Speech by Mawlana Hazar Imam
At the Opening Ceremony of
The Ismaili Centre, Dushanbe
Monday, 12 October 2009
Your Excellency President Rahmon,
Your Worship the Mayor of Dushanbe,
It is a great honour for me to welcome you to this inauguration ceremony. I am deeply pleased to greet President Rahmon, who was here when together we laid the Foundation Stone for this building five years ago, and who has long been a steadfast supporter of the Centre project. The same thing is true of the Civic Authorities of Dushanbe, and we are also honoured to welcome His Worship, Mayor Ubaidullaev.
It is also a distinct pleasure to look out upon this audience and to greet so many other leaders, from so many walks of society. Your very presence here invests this occasion with special meaning, for you truly represent the broad diversity of this country — and your participation attests to the importance of pluralism in Tajik life.
We have looked forward to this event for a long time. And now that this day of dedication has come, let me also extend our warmest gratitude to everyone whose contributions have made this vision a reality. We salute those who have donated their time and talent and material resources to this project, including those who designed, constructed and decorated this building and its surroundings. You have created a remarkable building that will enhance the cityscape of Dushanbe, just as it reflects and re-interprets the materials and colours and inspiring landscapes of other iconic buildings of the larger region.
The Tajik Ismaili community has roots in this region that extend back more than a thousand years, as long ago as the second century of Islam. The community holds a recognised and admired position in the history of human endeavour here, contributing some of the greatest names in the fields of theology, philosophy, poetry and the sciences. This new Centre will be a place for looking back on that rich and powerful history in grateful and solemn remembrance. It will be a place, as well, for peaceful contemplation of the spirit, and of the world, as we live our lives in the present moment. And it will be a place to think about the future and how this profound heritage can shape and inform tomorrow’s world. This Centre aspires to give physical form and spiritual space for pursuing all of these objectives.
As we look around us today, we are reminded of other times down through history when a variety of cultures and traditions have come together happily in this land. It is inspiring to remember how enriching encounters of ideas and viewpoints have so often prevailed against opposing forces of ignorance and prejudice. The remarkable flowering of human talent here has owed much to the pluralism of Tajik society. I am proud, in noting just one reflection of that tradition, that this Centre is located in a neighbourhood that celebrates the great names of Ismoili Somoni and Rudaki.
The continuing pluralism of human endeavour will be manifested in the life of this Centre. It will be reflected in an array of exciting activities, serving people of many different backgrounds. The Centre will have a space for congregational gathering, just like the array of Ismaili Centres in major cities across the world, both those which are now being developed and those that already exist, from London to Vancouver and Lisbon to Dubai. In addition, we hope and trust that people of all faiths and background will gather here for educational and cultural events — for seminars, lectures, recitals and exhibitions. We will seek to demonstrate that spiritual insight and worldly knowledge are not separate or opposing realms, but that they must always nourish one another, and that the world of faith and the material world are the dual responsibilities of humankind.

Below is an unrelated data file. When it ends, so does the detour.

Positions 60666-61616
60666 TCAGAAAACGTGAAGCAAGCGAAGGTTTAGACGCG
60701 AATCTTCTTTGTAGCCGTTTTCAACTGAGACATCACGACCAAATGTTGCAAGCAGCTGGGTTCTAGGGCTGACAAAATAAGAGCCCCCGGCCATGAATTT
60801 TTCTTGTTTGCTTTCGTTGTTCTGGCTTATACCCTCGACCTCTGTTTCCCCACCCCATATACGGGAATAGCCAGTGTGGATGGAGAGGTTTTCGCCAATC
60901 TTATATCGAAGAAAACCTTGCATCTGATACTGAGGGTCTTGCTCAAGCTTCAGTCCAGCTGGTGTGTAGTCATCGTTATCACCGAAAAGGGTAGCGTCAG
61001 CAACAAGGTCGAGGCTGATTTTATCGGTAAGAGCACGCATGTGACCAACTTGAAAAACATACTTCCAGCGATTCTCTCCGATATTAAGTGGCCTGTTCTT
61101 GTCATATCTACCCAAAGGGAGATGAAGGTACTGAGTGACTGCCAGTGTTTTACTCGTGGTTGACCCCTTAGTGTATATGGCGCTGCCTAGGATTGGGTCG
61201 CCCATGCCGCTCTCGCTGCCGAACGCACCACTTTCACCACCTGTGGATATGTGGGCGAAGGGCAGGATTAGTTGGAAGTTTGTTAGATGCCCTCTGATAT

In recent years, the people and the leaders of this region have been called upon to manage a sometimes turbulent transition, from a time of seeming certainties to a still unfolding era of open horizons and changing opportunities. The Holy Qur’an calls upon Muslims to compete in good works, and just as the Ismailis have done for centuries in this lovely land, we will uphold that responsibility in service to the Tajikistan of today and tomorrow.
One of the beauties of ceremonies like this one is that they link us to people in other places — and to people of other ages. I remember, to mention just one example, how the 1000th anniversary of the birth of Syedna Nasir-i-Khusraw coincided with our foundation stone ceremony five years ago. It is a tribute to Tajik culture that the legacy of such figures, even from the distant past, is held in such high esteem, promoting a strong sense of history and a strong spirit of social harmony.
This ethic of connectivity with others has deep spiritual roots — in Islam as for other faiths. It stems ultimately from humankind’s sense of humility in the presence of the Divine. In this light, human diversity itself is seen as a gift of Allah, cultural differences are embraced as a blessing, and different interpretations of faith are seen as a mercy, one that nourishes the Ummah’s vast identity, and its constructive interface with society at large.
In this spirit, it is our prayer that the Centre will always radiate an inviting mood of friendship to one and all, proclaiming Islam’s message of one humanity, and joining its voice with so many other voices in this city and this country in affirming our shared responsibility for advancing the common good.
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